Provision of community care: who, what, how much?

This briefing from the Health Foundation analyses information on the community care contracts held by 78 per cent of CCGs in England to enable better understanding of the provision of these services. It finds that NHS providers hold more than half of the total annual value of contracts in the sample, while private providers held 5 per cent of the total annual value, but 39 per cent of the total number of contracts issued.

Full briefing available here

2017/18 NHS standard contract

The NHS Standard Contract is mandated by NHS England for use by commissioners for all contracts for healthcare services other than primary care.

nhs-contract

Image source: NHS England

The Contract (in full-length and shorter-form versions) has now been updated from the 2016/17 to the 2017/18 – 2018/19 version. A summary of the changes we have made to the Contracts can be found in section 3 of the NHS Standard Contract Technical Guidance and in the Summary of key changes documents below.

The full –length NHS Standard Contract 2017/18-2018/19 comprises three parts:

The NHS shorter-form Contract 2017/18-2018/19 also comprises three parts:

Read the full NHS Standard Contract 2017/18 and 2018/19 Technical Guidance here

Read the full overview here

Options for selecting providers and awarding contracts

NHS Improvement guide: How to secure good outcomes for patients when awarding contracts

This guide supports CCGs to make good decisions by clarifying what they need to do when selecting providers and awarding contracts. It should be read in conjunction with guidance previously issued by Monitor and the Cabinet Office, as well as forthcoming guidance from the Department of Health on requirements from recent changes to general procurement law.

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Image source: improvement.nhs.uk/

Related content: Procurement, patient choice and competition regulations

‘Not true’ that CCGs must always use competitive tenders, says regulator

Williams, D. HSJ. Published online: 20 May 2016

  • NHS Improvement issues procurement guidance to CCGs
  • Briefing note confirms new EU rules will force new contracts to be advertised
  • Regulator emphasises alternatives to competitive tendering

NHS Improvement has told commissioners that competitive tenders are not always needed to choose a provider, following the introduction of a strict new EU procurement regime.

The regulator sent a briefing note to clinical commissioning groups late last week on selecting providers and awarding contracts.

The document, seen by HSJ, confirms that CCGs will be required to advertise new contracts and extensions or variations of existing contracts. This is the result of new EU procurement rules, which have applied to the NHS since April.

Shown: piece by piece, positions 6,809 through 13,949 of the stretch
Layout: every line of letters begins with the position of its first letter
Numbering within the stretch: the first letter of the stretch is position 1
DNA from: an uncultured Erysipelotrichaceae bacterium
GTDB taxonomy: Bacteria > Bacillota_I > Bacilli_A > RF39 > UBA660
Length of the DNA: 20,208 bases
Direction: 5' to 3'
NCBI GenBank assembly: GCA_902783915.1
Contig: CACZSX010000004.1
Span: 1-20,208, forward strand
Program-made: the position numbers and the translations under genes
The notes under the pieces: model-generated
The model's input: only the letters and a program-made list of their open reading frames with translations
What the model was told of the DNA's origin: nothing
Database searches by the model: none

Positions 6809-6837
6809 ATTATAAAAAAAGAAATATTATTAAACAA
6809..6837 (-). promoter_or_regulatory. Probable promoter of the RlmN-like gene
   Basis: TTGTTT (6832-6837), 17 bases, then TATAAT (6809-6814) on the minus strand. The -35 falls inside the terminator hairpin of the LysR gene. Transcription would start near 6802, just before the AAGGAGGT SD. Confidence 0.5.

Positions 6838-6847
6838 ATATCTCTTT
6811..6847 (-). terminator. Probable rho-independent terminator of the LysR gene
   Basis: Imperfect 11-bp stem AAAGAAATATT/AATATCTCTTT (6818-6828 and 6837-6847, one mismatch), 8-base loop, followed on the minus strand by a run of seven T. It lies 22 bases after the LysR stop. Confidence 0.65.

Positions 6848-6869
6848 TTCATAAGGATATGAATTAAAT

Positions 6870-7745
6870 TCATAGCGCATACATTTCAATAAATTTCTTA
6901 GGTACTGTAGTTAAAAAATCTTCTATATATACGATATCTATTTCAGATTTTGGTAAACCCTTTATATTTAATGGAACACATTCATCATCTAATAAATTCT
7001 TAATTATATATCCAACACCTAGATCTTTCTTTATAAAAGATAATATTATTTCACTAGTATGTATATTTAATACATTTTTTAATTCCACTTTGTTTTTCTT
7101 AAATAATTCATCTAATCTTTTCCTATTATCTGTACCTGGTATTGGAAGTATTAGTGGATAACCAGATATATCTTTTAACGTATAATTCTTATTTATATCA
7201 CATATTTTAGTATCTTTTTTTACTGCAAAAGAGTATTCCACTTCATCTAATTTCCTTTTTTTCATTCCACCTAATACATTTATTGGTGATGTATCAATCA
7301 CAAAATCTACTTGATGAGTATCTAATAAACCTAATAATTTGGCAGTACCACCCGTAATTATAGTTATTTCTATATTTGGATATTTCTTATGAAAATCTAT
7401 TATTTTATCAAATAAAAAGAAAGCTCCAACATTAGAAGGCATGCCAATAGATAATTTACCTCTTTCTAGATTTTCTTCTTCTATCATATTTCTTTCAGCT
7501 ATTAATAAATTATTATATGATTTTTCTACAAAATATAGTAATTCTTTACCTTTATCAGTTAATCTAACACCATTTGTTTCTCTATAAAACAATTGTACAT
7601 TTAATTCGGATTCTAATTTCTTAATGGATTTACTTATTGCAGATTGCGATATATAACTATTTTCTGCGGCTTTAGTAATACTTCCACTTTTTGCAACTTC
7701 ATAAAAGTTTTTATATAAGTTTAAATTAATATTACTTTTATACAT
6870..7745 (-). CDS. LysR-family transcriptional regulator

It adds that where CCGs receive a number of responses they should not discriminate between providers, and should run a process that enables them to select the best bid.

However, the letter says: “It is not true that all contracts must be awarded using a competitive tender process. There are lots of ways of [selecting a provider], including through an open process or by negotiation.”

Read the full article here

CCGs could face tighter scrutiny when tendering big contracts

Illman, J. HSJ. Published online 11 March 2016.

  • NHS England probe into UnitingCare collapse likely to recommend “proactive assurance” around large contracts
  • Regional director suggested the £725m deal structure was too complicated
  • NHS England probe will give a “definitive answer” on Strategic Projects Team’s role in the deal
  • Monitor director says regulator wanted more time to sign off doomed deal

 

An NHS England probe into the collapse of the £725m UnitingCare contract is likely to recommend clinical commissioning groups tendering large contracts should face far more robust scrutiny, a senior director has said.

Paul Watson, NHS England’s Midlands and East regional director, was giving evidence to a council health committee hearing on the controversial Cambridgeshire older people’s services contract, which collapsed in December, on Thursday.

The contract tendered by Cambridgeshire and Peterborough Clinical Commissioning Group was one of the largest deals ever awarded for NHS clinical services and collapsed just eight months into the five year deal.

The hearing came on the same day an internal review published by the CCG’s auditors laid bare the depth of disagreement about the cost of running the contract between commissioners and the NHS owned provider, UnitingCare Partnership.

Read the full article here